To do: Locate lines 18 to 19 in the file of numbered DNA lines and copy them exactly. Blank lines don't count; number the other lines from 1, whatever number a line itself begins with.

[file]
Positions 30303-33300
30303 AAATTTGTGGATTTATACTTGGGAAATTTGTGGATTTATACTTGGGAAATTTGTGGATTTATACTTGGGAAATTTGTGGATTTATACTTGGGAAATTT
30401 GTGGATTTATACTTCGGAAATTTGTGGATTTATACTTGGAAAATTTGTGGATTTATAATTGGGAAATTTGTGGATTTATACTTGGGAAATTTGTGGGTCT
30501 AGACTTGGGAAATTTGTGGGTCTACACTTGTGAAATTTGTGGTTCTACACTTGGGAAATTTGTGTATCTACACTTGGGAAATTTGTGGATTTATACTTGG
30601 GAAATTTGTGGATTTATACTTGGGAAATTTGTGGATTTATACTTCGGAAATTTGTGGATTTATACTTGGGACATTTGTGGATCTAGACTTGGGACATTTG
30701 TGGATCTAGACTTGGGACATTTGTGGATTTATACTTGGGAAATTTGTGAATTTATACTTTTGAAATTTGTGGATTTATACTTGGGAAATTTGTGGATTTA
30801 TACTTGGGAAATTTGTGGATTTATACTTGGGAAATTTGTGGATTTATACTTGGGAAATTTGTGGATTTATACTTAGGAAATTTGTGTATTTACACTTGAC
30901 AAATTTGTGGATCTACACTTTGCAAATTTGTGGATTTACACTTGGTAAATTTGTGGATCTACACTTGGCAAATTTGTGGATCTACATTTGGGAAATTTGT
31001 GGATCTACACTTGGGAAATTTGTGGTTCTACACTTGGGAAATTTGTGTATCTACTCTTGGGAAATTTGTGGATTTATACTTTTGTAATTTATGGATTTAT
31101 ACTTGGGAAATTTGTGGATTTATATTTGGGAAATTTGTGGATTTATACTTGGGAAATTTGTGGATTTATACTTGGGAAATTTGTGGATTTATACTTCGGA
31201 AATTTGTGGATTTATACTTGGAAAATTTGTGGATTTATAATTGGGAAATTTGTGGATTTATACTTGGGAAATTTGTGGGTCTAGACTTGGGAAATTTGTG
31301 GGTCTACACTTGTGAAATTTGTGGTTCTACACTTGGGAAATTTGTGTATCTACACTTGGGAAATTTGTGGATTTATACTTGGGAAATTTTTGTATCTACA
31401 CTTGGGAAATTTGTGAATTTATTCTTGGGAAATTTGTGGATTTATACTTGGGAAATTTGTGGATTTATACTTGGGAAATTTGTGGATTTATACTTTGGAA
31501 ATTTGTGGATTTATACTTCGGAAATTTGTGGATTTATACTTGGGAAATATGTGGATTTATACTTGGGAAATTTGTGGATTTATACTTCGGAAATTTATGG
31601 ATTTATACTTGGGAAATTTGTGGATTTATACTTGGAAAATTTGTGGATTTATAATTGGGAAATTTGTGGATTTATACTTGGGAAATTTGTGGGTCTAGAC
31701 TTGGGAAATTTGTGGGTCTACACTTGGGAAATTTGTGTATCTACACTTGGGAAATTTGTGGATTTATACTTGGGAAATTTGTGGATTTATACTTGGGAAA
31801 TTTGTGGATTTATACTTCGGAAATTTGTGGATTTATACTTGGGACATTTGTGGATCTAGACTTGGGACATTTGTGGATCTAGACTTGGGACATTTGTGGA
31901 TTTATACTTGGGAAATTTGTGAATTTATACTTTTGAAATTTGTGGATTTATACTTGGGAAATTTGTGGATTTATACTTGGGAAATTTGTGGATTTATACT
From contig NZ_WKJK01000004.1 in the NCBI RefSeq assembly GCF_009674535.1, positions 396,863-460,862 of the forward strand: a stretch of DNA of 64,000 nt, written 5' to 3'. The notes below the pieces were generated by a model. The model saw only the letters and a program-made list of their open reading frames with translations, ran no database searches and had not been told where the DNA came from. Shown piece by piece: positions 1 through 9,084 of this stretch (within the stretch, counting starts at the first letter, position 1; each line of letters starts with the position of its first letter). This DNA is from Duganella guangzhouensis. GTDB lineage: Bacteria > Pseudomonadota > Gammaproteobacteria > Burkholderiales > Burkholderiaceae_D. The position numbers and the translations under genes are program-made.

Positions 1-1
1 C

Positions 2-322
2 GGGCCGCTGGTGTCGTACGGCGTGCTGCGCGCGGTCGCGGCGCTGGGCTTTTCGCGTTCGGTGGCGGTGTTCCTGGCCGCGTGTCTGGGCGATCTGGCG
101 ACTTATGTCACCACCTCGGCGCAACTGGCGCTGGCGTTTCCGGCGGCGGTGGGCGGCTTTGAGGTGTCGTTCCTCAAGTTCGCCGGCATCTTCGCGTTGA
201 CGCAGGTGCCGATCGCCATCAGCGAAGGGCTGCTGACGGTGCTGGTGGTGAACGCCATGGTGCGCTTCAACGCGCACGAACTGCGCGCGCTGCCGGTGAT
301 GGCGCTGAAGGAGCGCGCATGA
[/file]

31901 TTTATACTTGGGAAATTTGTGAATTTATACTTTTGAAATTTGTGGATTTATACTTGGGAAATTTGTGGATTTATACTTGGGAAATTTGTGGATTTATACT
From contig NZ_WKJK01000004.1 in the NCBI RefSeq assembly GCF_009674535.1, positions 396,863-460,862 of the forward strand: a stretch of DNA of 64,000 nt, written 5' to 3'. The notes below the pieces were generated by a model. The model saw only the letters and a program-made list of their open reading frames with translations, ran no database searches and had not been told where the DNA came from. Shown piece by piece: positions 1 through 9,084 of this stretch (within the stretch, counting starts at the first letter, position 1; each line of letters starts with the position of its first letter). This DNA is from Duganella guangzhouensis. GTDB lineage: Bacteria > Pseudomonadota > Gammaproteobacteria > Burkholderiales > Burkholderiaceae_D. The position numbers and the translations under genes are program-made.